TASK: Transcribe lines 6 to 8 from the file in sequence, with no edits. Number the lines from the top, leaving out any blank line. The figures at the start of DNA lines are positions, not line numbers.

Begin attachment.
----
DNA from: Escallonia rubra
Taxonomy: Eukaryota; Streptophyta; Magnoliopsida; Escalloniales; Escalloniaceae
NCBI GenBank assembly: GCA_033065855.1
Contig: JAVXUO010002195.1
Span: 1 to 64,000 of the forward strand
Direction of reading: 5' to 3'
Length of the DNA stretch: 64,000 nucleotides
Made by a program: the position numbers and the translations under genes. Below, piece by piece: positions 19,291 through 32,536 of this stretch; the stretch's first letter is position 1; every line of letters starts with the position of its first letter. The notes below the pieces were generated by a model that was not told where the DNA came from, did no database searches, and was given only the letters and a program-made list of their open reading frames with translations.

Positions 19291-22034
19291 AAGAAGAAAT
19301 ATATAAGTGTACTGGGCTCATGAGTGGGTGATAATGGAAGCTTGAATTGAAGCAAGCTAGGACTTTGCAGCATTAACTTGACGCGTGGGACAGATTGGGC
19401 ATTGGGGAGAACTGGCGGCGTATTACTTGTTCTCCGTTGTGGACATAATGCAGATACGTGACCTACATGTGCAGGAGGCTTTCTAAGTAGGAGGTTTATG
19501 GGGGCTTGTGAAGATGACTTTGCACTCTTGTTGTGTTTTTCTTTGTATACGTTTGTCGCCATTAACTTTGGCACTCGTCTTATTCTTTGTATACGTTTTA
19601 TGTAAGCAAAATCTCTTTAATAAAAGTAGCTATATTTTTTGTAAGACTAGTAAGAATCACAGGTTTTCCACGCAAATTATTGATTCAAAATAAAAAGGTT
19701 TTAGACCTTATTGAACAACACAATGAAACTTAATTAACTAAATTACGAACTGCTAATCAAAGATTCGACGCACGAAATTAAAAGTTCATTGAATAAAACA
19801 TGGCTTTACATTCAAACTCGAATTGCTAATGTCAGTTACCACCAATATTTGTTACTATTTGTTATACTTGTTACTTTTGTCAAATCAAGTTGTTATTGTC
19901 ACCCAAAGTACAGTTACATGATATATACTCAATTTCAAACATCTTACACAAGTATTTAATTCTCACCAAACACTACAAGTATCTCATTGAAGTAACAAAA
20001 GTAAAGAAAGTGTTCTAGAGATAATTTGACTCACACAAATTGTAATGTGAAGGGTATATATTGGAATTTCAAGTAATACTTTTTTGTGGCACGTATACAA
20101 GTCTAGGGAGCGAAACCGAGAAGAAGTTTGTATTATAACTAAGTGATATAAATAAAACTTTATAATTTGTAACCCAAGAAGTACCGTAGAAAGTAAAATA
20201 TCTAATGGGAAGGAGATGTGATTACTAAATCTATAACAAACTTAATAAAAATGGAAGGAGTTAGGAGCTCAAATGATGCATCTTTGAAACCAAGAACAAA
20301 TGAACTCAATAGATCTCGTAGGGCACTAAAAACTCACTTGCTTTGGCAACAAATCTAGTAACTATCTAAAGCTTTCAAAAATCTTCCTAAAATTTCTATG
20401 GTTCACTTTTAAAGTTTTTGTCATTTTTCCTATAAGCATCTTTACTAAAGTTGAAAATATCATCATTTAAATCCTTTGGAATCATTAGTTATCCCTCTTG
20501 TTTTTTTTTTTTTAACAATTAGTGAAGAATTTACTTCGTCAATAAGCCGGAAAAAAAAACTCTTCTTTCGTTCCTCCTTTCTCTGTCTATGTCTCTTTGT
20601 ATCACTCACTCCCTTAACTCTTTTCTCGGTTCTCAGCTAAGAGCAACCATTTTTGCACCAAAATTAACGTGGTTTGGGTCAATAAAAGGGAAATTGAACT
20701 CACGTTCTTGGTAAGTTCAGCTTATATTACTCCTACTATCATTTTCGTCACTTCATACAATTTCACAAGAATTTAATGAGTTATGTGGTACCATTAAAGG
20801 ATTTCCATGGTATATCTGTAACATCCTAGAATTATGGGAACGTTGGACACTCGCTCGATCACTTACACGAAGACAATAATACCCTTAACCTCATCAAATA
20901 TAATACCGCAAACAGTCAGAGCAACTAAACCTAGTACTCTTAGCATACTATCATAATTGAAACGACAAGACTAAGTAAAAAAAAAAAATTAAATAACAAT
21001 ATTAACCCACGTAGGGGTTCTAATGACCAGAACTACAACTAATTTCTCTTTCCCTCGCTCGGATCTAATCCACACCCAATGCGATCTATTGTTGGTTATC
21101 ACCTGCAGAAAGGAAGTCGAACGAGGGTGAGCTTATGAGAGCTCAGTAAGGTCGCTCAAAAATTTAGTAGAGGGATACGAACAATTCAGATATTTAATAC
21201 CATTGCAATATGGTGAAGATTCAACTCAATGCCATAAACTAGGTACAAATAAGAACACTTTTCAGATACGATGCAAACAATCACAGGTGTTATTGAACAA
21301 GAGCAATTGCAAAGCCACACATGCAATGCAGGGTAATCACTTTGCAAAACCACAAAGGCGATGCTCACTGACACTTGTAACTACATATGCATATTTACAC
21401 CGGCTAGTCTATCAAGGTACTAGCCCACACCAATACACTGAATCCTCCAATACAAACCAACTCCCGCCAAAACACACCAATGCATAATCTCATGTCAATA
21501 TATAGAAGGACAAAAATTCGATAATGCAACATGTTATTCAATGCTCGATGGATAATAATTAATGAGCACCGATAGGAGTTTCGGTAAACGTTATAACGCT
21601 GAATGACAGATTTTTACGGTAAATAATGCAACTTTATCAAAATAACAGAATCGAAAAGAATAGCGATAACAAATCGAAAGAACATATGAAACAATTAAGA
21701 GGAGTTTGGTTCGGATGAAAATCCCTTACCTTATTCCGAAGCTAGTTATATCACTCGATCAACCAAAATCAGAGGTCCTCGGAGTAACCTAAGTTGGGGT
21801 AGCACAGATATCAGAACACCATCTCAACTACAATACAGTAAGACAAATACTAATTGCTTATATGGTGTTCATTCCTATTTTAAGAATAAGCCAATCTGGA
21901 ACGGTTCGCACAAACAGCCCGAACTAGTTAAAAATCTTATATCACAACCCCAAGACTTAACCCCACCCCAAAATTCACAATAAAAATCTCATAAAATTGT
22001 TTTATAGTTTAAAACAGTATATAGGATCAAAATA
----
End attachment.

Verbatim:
Direction of reading: 5' to 3'
Length of the DNA stretch: 64,000 nucleotides
Made by a program: the position numbers and the translations under genes. Below, piece by piece: positions 19,291 through 32,536 of this stretch; the stretch's first letter is position 1; every line of letters starts with the position of its first letter. The notes below the pieces were generated by a model that was not told where the DNA came from, did no database searches, and was given only the letters and a program-made list of their open reading frames with translations.